Inspiring Your Child

Posted by: Asa Don Brown on August 30, 2012 11:35 am

“I have not failed.  I’ve just found 10,000 ways that won’t work.” 

                                                                                    ~ Thomas A. Edison   

Failure is good, failure is necessary, failure stimulates a desire for success.  When an individual fails, we are instinctively and unconsciously prompted to discover a path to success.  Successful people are inspired people; they are unwilling to accept the “status quo.”  Inspired individuals are willing to challenge the norm, ask questions, seek solutions, and forge through unbeaten paths.  Inspired individuals are unwilling to give up.


The importance of failure is that it reminds us that we can do better, be better, and achieve more. 

Why are we so concerned about making mistakes?  Why are we afraid of failure?  As a society, we are taught that failure is a remark of our character, our persona, our very worth.  From Hollywood to Bollywood we view movies and television shows that remark upon the negativity of failure. 

The Positive Aspect of Failure

If I fail, then I have a guidepost, indicating the areas with which I can improve. Failure has become the barometer of negativity, rather than a potential of opportunity.  Without failure, we could not relish in the achievement of our successes.  As a good parent or teacher, we should teach our children that failure is an opportunity for improvement and growth, rather than a blockade deterring us from our greatest potential.  Failure is no more than a mere challenge begging us to be better. 


Challenging a child may prove an uphill battle for the parent or teacher.  Do not forget that children are like rainbows; they come in an array of personalities, levels of resiliency, and a variety of temperaments. Likewise, just as a rainbow reflects the beauty of nature, all children are radiating with an internal desire to beam with beauty and capability.  Remember, children emulate what they see, hear, and know; therefore, it is your obligation to foster the best within your child.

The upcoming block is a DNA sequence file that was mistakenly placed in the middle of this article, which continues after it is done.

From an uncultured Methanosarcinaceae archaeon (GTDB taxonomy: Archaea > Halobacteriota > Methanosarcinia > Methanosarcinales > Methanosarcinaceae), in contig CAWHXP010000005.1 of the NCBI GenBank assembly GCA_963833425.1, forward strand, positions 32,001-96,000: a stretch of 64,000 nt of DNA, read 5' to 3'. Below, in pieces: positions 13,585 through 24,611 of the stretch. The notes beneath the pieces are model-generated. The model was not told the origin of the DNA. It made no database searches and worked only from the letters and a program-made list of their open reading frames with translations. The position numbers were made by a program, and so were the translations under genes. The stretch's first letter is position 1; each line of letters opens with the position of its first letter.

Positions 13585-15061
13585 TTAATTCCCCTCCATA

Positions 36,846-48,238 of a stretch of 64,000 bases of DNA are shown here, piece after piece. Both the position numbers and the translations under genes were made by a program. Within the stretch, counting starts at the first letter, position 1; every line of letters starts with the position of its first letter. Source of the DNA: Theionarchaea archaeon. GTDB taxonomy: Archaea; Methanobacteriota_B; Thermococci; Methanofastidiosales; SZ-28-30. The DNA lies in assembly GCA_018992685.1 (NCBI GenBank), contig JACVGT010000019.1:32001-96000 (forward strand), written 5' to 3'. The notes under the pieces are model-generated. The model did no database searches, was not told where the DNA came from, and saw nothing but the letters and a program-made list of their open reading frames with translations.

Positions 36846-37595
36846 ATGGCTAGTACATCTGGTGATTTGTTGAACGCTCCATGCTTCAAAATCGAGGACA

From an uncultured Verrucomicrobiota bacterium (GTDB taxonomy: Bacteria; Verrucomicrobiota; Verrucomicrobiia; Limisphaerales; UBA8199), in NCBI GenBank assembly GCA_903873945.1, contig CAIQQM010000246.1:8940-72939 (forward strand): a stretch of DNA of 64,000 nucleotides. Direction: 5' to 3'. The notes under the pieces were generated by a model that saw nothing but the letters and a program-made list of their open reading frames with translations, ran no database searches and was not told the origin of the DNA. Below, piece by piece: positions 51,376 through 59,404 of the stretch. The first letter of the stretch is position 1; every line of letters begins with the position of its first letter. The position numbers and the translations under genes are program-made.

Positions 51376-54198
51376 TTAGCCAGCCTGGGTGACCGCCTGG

The importance of encouraging your teenager differs from challenging your teen.  For some parents and teachers, the two have become interchangeable.  The reality is, challenging is an arousal of one’s thoughts, interest or ideas in a competitive way; whereas, encouragement is offering a spirit of hope, inspiration, and promise. 

Encouraging your child should never offer a demeaning or threatening word, act, or deed.  Encouraging your child should never cause a loss of dignity or personal self respect.  Encouraging should be a shift upward, guiding a child towards a path of hope, inspiration, possibility and probability.  It should be words that inspire a child to do his or her best in life. 


Olympians get what it means to be personally inspired.  The Olympic Spirit is one that engulfs the “Win-Win” attitude of personal success.  The typical Olympian is capable of being introspective; thus, examining and observing their own mental and emotional thought processes.  The Why’s of what caused them to loose a competition or fail to meet a qualification.  Such an Olympic Spirit is a mindset, which should radiate throughout a person’s being.  It is a spirit of hope and I will do attitude, not simply a possible I can do attitude.  This sort of spirit exudes the very nature and fiber of the person’s being. 

The Fundamental Principle of Inspiring a Child, is having an internal ability of recognizing that our weakness and strengths are mere landmarks in life, not an indicator of our personality or self-worth.  Sadly, our society has an abundance of naysayers, squelching the very essence of one’s personal inspiration.  Furthermore, you can expect that if a child is be capable of generating an instinctive principle of personal self-worth; that there will assuredly be a host of naysayers opposing that child’s desires and internal drive.